By David Morgan
Pakistan Star and the John Moore stable’s Rapper Dragon, Beauty Generation and Eagle Way will carry the heaviest weight of expectation into Sunday’s (22 January) Hong Kong Classic Mile, but just off-radar, Nash Rawiller is anticipating something exciting from Seasons Bloom.
“I’ve had a big opinion of him from day one,” Rawiller said of the Danny Shum-trained gelding. “He’s a horse that’s still on the way and I think he’s in a race that he can be competitive in.”
The Australian import heads into the first leg of Hong Kong’s Four-Year-Old Classic Series with two wins on the board from three Hong Kong starts. Seasons Bloom also won a 1200m three-year-old maiden at his second and final start before shipping to Sha Tin; Pakenham was the venue, Brendan McCarthy the trainer and Le Capitaine his given moniker back then.
Rawiller has kept a close eye on the horse ever since he partnered in a Sha Tin gallop in September. Two smart barrier trials followed, but when it came to race day, Silvestre de Sousa took the reins and then, for two impressive wins, Zac Purton. Now, with Purton otherwise engaged, Rawiller gets his chance.
“I did a lot of work on Seasons Bloom early in his Hong Kong career, before he raced here,” Rawiller said. “He went to the races and he was desperately unlucky first-up and then his next two runs, with that experience, he was able to show his potential.”
Seasons Bloom heads into Sunday’s feature on a mark of 83 with only one entrant, Baba Mama (80), rated his inferior. On official figures, he is considered to be 31 pounds behind top-rated Rapper Dragon going into a set-weights race.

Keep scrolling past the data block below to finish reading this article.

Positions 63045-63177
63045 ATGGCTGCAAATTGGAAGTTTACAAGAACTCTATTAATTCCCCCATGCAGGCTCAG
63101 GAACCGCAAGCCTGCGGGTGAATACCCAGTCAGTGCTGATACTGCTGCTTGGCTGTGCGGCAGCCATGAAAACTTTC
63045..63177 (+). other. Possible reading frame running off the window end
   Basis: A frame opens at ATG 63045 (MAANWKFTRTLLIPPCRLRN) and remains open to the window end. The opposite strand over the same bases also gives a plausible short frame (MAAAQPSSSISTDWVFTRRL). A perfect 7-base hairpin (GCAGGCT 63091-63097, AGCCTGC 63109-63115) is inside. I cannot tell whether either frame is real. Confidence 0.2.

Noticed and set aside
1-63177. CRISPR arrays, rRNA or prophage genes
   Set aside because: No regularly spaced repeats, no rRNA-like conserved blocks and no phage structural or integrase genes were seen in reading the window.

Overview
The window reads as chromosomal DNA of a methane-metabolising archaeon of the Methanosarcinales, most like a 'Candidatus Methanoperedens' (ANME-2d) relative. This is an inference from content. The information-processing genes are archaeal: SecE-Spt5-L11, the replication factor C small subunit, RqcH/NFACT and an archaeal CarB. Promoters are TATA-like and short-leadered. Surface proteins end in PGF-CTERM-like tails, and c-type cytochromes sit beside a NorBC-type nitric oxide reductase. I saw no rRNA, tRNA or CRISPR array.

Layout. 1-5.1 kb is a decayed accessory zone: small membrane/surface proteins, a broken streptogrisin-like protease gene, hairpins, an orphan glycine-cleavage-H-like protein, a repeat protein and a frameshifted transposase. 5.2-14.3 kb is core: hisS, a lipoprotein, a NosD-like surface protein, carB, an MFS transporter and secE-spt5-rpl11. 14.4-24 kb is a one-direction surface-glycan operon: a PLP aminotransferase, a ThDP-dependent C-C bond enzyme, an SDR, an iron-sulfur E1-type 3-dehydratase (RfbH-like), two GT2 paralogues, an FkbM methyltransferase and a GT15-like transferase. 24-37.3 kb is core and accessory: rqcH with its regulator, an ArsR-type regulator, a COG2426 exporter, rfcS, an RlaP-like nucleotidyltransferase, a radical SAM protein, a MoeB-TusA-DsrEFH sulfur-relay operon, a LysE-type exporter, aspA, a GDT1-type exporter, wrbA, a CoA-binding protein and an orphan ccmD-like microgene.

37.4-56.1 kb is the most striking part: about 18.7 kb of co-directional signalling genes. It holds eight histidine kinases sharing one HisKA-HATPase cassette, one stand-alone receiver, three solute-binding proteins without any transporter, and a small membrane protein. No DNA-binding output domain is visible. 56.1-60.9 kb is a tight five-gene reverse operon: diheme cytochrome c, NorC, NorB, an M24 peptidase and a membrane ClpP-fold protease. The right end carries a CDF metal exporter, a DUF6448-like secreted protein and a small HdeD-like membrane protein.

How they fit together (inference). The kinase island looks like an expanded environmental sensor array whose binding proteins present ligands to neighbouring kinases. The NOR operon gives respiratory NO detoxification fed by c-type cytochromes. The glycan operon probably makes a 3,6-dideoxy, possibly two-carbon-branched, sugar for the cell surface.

“What’s got to be taken into account is that he hasn’t had the chance to get any higher in the ratings,” Rawiller said. “He’s only had three runs. So that’s a little bit misleading. I think he has points up his sleeve, without any worry in the world.”
That certainly looked to be the case when Seasons Bloom surged past rivals to score a cheeky half-length win in a 1400m Class 3 handicap on 1 January, conceding weight to the useful Regency Bo Bo in second and subsequent wide-margin winner Beat The Clock, a length back in third. And the clock backed the view that Shum’s charge had unleashed a classy turn-of-foot – his final 400m registered at 21.99s.
“I can go right back to one day when I trialled him here over half a mile or 1000 metres down the straight. He sat back off a pretty good bunch of young horses and when I let him extend 100 out he picked up really well. He’s just continued to raise the bar so I don’t think he’s got to where he’ll get to yet.”
With several of Sunday’s probable rivals already G1 tested – among them Rapper Dragon, Beauty Generation, Eagle Way, Helene Charisma and Rodrico – the question of whether or not Seasons Bloom is ready for a Classic Mile test is a valid one.
“I can’t agree or disagree with that,” Rawiller said. “He’s very professional, he’s a racehorse. I’m sure he lacks that little bit of experience of some of these seasoned horses but his mental attitude and strength are what will take him a long way.”
The Hong Kong Classic Mile is the first leg of the Four-Year-Old Classic Series, which continues with the Hong Kong Classic Cup (1800m) on 19 February and climaxes with the BMW Hong Kong Derby (2000m) on 19 March.
Seasons Bloom coasts to victory in a Class 3 event over 1400m last start.